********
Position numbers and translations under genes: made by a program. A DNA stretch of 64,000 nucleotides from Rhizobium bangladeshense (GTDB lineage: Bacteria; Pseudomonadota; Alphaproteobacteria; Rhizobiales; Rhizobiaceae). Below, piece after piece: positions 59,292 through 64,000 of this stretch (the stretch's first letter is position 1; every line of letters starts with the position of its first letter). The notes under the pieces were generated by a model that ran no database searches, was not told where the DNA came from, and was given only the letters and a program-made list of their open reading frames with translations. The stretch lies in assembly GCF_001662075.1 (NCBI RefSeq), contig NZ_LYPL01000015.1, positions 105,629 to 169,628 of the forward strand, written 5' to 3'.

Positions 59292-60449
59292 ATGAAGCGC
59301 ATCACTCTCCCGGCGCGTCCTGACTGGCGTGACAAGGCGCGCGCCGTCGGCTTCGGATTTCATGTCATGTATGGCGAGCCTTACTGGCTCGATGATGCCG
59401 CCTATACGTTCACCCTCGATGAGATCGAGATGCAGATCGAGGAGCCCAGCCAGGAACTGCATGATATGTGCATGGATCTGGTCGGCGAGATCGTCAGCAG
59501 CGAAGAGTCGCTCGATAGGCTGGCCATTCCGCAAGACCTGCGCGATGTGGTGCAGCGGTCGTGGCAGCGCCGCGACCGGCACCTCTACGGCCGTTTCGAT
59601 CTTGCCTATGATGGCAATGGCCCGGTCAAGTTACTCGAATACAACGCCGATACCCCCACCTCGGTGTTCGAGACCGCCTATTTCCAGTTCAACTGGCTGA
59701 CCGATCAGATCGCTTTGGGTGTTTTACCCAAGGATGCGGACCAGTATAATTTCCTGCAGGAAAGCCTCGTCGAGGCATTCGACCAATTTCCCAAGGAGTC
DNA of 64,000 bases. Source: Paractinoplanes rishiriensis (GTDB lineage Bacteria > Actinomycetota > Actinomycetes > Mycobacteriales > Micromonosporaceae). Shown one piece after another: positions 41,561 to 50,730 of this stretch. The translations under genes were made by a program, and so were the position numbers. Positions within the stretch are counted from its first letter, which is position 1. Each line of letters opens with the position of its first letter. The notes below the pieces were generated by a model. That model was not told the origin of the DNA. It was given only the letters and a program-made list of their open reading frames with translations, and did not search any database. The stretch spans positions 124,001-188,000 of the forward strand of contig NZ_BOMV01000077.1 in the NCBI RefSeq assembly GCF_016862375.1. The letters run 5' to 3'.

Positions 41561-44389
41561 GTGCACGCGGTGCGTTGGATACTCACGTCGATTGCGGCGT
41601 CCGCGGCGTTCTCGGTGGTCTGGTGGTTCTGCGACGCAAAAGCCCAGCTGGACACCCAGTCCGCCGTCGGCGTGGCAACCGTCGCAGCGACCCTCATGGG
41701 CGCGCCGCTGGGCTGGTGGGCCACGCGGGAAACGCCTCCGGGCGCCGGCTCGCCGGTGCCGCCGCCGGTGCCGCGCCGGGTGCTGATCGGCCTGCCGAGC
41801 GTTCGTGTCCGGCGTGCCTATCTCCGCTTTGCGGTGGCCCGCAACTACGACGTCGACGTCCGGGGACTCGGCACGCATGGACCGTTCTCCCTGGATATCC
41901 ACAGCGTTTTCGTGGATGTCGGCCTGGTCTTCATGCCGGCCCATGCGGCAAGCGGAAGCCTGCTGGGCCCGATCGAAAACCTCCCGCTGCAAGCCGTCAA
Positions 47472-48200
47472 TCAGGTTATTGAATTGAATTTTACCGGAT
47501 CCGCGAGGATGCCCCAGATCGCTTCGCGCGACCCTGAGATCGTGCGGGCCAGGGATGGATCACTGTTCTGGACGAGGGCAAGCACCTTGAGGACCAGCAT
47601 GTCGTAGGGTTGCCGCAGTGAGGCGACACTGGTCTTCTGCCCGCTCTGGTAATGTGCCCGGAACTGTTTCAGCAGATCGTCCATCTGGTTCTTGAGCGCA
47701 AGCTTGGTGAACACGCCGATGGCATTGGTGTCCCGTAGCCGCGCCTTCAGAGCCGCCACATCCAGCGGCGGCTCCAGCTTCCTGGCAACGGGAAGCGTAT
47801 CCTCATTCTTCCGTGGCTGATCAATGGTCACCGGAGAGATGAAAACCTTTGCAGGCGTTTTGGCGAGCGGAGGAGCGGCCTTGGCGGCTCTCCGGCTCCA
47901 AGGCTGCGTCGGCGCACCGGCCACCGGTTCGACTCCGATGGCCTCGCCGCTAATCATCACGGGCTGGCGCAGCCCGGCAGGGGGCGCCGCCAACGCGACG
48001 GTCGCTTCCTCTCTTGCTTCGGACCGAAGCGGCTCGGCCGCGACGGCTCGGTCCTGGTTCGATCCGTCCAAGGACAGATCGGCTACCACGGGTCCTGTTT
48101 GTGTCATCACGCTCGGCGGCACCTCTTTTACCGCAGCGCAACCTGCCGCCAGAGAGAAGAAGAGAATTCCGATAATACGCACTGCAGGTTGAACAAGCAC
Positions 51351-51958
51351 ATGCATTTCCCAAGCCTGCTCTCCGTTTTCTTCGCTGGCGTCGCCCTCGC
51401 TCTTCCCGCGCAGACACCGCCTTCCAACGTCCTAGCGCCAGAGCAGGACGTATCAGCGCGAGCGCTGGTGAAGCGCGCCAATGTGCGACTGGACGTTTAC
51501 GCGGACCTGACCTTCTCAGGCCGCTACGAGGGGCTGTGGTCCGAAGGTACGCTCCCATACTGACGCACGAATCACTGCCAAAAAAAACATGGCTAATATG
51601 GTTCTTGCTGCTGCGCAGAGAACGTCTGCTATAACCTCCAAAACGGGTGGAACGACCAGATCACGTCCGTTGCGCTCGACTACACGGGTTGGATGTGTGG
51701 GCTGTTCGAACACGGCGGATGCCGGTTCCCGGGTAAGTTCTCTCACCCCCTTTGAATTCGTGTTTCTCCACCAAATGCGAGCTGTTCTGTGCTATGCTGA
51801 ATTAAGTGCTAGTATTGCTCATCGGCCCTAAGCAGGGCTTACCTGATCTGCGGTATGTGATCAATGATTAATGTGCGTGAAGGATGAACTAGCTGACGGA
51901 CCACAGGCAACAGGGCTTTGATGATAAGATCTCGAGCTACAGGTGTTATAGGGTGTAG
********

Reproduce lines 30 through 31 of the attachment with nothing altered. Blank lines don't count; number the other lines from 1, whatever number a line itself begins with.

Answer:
51701 GCTGTTCGAACACGGCGGATGCCGGTTCCCGGGTAAGTTCTCTCACCCCCTTTGAATTCGTGTTTCTCCACCAAATGCGAGCTGTTCTGTGCTATGCTGA
51801 ATTAAGTGCTAGTATTGCTCATCGGCCCTAAGCAGGGCTTACCTGATCTGCGGTATGTGATCAATGATTAATGTGCGTGAAGGATGAACTAGCTGACGGA